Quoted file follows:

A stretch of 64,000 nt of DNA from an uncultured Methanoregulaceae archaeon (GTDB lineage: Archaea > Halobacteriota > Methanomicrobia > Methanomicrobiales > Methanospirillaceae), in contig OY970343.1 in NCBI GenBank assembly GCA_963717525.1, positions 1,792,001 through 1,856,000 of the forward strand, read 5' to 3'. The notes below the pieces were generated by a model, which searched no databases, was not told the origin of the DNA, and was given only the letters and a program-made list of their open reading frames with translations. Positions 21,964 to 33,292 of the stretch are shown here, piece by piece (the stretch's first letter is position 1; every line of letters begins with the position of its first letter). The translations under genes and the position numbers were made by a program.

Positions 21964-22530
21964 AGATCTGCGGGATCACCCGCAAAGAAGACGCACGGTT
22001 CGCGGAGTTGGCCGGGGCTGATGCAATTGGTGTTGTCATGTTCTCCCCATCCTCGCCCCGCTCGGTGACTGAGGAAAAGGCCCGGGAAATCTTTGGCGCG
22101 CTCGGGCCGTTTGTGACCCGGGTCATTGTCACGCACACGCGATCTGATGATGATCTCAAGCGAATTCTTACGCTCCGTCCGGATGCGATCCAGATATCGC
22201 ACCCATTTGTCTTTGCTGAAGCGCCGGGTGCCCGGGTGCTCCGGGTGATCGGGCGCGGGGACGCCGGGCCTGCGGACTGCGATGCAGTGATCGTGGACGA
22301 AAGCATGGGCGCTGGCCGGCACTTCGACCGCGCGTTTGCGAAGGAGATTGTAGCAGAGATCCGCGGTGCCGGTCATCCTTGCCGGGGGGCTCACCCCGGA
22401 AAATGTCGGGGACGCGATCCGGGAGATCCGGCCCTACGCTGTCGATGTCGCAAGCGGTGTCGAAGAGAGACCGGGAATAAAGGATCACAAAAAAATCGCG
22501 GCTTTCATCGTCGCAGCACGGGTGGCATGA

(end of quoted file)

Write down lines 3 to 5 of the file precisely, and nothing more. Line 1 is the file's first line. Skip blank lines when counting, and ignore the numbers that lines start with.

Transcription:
21964 AGATCTGCGGGATCACCCGCAAAGAAGACGCACGGTT
22001 CGCGGAGTTGGCCGGGGCTGATGCAATTGGTGTTGTCATGTTCTCCCCATCCTCGCCCCGCTCGGTGACTGAGGAAAAGGCCCGGGAAATCTTTGGCGCG
22101 CTCGGGCCGTTTGTGACCCGGGTCATTGTCACGCACACGCGATCTGATGATGATCTCAAGCGAATTCTTACGCTCCGTCCGGATGCGATCCAGATATCGC